How to become an effective advocate?
Grassroots advocacy is using your influence as an industry professional and constituent to educate and engage with lawmakers. Influence comes in a variety of forms, but it all starts with a commitment to become an advocate on behalf of you, your business and your industry.
Why should you become an advocate?
A popular phrase within the advocacy community is “If you are not helping to dictate the terms, the terms will be dictated to you.” In today’s climate, it is imperative that businesses are not only informed when it comes to public policy, but also proactive in working to shape it. Getting involved in advocacy presents a meaningful opportunity to impact the future of your business and your industry.
View our Advocacy Toolkit to learn about the issues, key people in politics and how to get engaged
Advocacy has a low barrier to entry and there are many ways to participate. The below list includes examples of proactive advocacy actions, some of which you and your company may already be doing!
Legislators are always looking to meet with constituents back home in their district or state, especially in the months leading up to an election. Even a 30-minute facility tour visit to share the impact of your business on the community opens their eyes to how laws and regulations affect their constituents.
Legislator’s schedules are constantly in flux so sometimes a facility tour is not possible. However, there are a variety of other ways to meet with your legislators back home, including scheduling an in-person meeting at their local office or attending an open event. While town halls and networking breakfasts include other constituents with separate interests, legislators will spend time listening to each attendee and asking questions. The more often you can get in front of an elected official, the more likely he or she will remember you.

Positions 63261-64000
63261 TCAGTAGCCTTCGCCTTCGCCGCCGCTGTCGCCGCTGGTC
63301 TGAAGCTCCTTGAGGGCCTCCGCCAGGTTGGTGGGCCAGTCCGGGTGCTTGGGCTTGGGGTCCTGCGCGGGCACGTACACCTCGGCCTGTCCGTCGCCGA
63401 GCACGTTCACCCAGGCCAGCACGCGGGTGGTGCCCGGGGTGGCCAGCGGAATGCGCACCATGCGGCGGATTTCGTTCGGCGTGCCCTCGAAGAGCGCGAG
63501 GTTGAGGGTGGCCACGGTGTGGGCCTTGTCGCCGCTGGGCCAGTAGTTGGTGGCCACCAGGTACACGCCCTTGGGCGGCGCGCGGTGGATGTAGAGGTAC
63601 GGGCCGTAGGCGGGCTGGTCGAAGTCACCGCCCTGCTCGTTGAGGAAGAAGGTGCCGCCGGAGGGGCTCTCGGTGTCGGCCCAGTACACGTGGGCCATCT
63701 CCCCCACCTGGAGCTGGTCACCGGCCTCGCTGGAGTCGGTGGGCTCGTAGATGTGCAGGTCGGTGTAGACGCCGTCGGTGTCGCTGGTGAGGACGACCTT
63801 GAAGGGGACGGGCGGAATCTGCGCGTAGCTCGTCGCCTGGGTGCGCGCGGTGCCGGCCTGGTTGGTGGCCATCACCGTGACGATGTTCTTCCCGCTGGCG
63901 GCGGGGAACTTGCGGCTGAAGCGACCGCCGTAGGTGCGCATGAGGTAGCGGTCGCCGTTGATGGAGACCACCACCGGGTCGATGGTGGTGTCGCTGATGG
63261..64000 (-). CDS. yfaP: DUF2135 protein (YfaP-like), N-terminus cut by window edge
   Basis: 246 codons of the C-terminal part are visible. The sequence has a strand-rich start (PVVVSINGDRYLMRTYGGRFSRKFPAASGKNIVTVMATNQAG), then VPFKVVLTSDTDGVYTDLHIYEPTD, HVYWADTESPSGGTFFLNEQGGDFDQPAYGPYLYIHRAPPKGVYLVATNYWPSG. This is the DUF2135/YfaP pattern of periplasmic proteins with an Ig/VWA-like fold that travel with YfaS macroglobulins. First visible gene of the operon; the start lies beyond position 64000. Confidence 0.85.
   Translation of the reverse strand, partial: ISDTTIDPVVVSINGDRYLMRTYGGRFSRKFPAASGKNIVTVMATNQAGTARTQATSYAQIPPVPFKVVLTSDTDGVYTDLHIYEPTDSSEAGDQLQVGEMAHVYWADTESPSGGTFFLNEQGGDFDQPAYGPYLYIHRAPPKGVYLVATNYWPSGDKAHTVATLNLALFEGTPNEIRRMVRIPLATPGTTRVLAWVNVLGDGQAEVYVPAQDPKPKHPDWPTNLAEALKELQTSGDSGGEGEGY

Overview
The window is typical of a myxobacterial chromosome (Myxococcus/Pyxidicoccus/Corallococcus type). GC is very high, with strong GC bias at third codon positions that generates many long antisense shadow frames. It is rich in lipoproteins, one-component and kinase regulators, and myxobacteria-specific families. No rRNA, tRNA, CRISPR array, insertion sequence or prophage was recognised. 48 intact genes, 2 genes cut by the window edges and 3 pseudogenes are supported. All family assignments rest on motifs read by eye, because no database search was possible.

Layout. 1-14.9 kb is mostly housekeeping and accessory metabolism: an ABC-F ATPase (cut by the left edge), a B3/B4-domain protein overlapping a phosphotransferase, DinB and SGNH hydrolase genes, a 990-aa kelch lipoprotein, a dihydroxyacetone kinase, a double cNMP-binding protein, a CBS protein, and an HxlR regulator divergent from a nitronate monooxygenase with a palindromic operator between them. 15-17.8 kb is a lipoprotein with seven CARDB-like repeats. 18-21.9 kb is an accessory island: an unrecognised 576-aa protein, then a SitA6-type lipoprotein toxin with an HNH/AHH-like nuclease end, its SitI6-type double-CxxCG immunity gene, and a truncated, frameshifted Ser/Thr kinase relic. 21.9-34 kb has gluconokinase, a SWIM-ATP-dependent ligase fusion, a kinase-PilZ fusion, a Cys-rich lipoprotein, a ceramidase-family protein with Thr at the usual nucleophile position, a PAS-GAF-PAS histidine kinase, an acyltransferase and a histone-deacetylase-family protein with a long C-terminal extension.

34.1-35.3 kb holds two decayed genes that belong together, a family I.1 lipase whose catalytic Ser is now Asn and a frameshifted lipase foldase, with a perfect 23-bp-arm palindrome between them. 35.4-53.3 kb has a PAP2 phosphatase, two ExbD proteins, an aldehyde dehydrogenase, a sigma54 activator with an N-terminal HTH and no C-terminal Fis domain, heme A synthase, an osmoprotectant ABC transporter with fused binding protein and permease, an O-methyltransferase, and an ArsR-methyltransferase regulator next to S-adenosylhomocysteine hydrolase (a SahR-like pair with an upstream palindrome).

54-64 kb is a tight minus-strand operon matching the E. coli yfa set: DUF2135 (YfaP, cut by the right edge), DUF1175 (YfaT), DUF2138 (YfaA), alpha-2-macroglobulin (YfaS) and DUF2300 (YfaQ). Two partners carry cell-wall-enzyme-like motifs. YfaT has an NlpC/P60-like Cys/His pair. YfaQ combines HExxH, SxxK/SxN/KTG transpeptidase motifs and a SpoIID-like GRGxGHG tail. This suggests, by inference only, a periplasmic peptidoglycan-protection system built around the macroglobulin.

Every two years, the Auto Care Association hosts the Auto Care Legislative Summit where industry professionals from across the country fly into Washington, D.C. to meet with their members of Congress. The Auto Care Associations handles all of the logistics, including preparation, training and scheduling. All you have to do is show up.
Local media enjoy writing stories about issues that impact the communities they serve. When a law change affects local business, it is important for you to speak up and share your side of the story. In addition, responding to an interview request from a reporter can raise your company’s profile and get your perspective out into the public realm. Here is an example of a member media interview.
Personal communications go a long way in getting your message across. Legislative offices receive thousands of communications every day from a wide range of sources, but a personal, thoughtful outreach from a constituent is the most likely to produce a response. Visit Auto Care’s advocacy website to find talking points and contact information.
Relationships drive advocacy. Lawmakers will always turn to those they trust when debating their position on a particular issue. As an influential constituent, you have the opportunity to cultivate those relationships with either lawmakers themselves or, in many cases, with their legislative staff. Staff are often overlooked by advocates, but given that these individuals are the lawmaker’s most trusted policy experts, relationships with staff can be just as meaningful.
While advocacy tends to focus on public policy and constituent services, party politics and elections can be effective mediums for raising your advocate profile. Auto Care operates the Auto Care Political Action Committee (ACPAC), which pools member donations to support congressional candidates who support the industry, but local fundraisers or campaign volunteer opportunities present additional paths to get more involved.